The North East’s land, property and construction sectors must collaborate better to help end rising homelessness and deliver more affordable homes, says the Royal Institution of Chartered Surveyors (RICS).

The professional body is asking those who work in the industry to pledge their support for its ‘A Home For Cathy’ campaign, which aims to deliver solutions to alleviate the country’s affordable housing crisis.

RICS – which sets professional standards in the land, property and construction sectors – launched its ‘Home for Cathy’ campaign at the end of last year to coincide with the 50th anniversary of Ken Loaches seminal film, ‘Cathy Come Home’ (an influential film which ignited a debate about homelessness at the time).

Many leading organisations have since backed the national campaign including the Homes for Cathy Group – a national alliance of housing associations based across the UK – LandAid and Crisis, whilst Labour MP, Andrew Slaughter, Shadow Minister for Housing was part of the panel at the campaign launch.

RICS is now calling on the North East’s wider property sector – as well as policy makers and advocates for change – to commit to helping deliver solutions to alleviate the affordable housing crisis by pledging support for its anti-homelessness campaign. In doing so, those that pledge are invited to provide feedback on how the industry can end rising homelessness and deliver more affordable homes across the region.

This feedback will help form the organisation’s manifesto of recommendations for Governments across the UK on how it proposes the land, property and construction sectors can, and should, collaborate better to end rising homelessness.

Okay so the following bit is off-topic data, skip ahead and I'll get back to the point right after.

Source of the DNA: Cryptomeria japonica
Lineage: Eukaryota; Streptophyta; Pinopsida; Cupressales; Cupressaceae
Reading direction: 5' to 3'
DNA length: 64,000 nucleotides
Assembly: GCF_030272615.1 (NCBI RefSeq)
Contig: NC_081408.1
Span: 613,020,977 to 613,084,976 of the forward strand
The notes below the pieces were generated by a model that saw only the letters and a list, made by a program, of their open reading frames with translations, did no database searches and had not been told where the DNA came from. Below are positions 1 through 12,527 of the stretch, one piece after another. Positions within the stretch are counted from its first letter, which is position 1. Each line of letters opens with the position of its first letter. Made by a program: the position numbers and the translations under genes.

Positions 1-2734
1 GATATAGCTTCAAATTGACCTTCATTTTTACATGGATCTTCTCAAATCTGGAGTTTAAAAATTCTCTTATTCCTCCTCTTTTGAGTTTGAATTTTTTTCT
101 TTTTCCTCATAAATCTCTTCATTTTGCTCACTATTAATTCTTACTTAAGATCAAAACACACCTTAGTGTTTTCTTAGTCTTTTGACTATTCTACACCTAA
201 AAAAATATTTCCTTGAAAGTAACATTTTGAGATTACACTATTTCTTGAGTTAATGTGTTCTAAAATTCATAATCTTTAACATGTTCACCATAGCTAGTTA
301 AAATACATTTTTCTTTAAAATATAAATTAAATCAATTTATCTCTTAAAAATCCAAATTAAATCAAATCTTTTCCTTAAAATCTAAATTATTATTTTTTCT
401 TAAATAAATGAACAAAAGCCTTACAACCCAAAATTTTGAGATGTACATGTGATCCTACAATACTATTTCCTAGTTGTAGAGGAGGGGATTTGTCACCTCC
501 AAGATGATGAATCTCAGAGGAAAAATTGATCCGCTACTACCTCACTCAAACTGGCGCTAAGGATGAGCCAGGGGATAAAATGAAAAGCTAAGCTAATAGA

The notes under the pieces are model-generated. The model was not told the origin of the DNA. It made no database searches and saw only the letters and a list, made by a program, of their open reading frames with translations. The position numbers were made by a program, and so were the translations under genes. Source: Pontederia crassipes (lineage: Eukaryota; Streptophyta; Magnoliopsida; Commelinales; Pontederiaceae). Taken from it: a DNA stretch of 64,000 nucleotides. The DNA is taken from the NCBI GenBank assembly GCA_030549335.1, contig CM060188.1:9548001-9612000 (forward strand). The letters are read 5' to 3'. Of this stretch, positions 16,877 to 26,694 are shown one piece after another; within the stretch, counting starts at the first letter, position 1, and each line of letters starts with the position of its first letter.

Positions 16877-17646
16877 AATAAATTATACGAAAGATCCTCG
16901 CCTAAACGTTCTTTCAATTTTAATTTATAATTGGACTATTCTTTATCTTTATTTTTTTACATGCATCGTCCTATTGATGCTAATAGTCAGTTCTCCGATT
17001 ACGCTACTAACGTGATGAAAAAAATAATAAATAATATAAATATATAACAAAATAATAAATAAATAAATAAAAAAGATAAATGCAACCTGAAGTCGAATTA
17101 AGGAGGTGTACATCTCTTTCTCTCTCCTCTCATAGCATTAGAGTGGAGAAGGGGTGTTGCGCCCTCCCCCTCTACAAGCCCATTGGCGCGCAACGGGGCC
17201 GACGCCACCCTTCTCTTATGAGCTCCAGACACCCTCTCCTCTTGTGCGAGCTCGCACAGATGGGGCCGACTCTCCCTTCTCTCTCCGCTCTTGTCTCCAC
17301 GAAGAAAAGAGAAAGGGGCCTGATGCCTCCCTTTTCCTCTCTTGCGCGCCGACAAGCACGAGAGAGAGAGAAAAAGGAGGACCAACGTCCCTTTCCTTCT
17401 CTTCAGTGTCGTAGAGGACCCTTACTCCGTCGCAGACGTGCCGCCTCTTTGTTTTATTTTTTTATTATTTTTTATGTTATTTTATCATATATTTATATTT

At worst, homelessness can mean sleeping rough on the streets, and the number of rough sleepers across the UK is growing. In 2016 Government statistics showed that 4,134 people slept rough on any one night across England – this is over double the number counted in 2010.

To add to this, recent RICS market research has revealed that the UK faces a 1.8m shortfall of rental properties by 2025, and over the next five years rents are predicted to rise by 25% followed by house prices at around 18%, due to an ongoing chronic shortage of housing stock.

Former RICS President, Michael Newey, Chief Executive at Broadland Housing (part of the Homes for Cathy Group) said: “It’s hard to comprehend that over 50 years later – since Cathy Come Home first aired – we are once again in the grips of another housing crisis with rocketing unaffordability levels pricing even those on good incomes out of the market.

“Rising prices along with recent caps to housing benefits, including the abolition of housing benefit for those under 21, are key reasons why those on lower incomes are being pushed out of the market. However, recent RICS research revealed that over 50 percent of private landlords would house homeless people if the Government introduced some form of state-endorsed deposit guarantor scheme. We need industry professionals to lend their expertise and tell us about any other such innovative ideas they have, that we, as a united property industry, can tap into and deliver to put an end to rising homelessness.”

In a bid to further encourage others in the property industry to help tackle the rising homelessness issue, the RICS’ UK Matrics Board – a networking and support group for surveyors entering or not long in the profession – plan to experience first-hand what it’s really like to sleep rough. In aid CRASH – a property and construction charity for the homeless – they will spend the night – and video their experience – on the streets of London on 21 April.

Find out more and pledge your support for RICS’ ‘A Home for Cathy’ campaign: You can also join the conversation on Twitter @RICSnews using the hashtag#AHomeforCathy.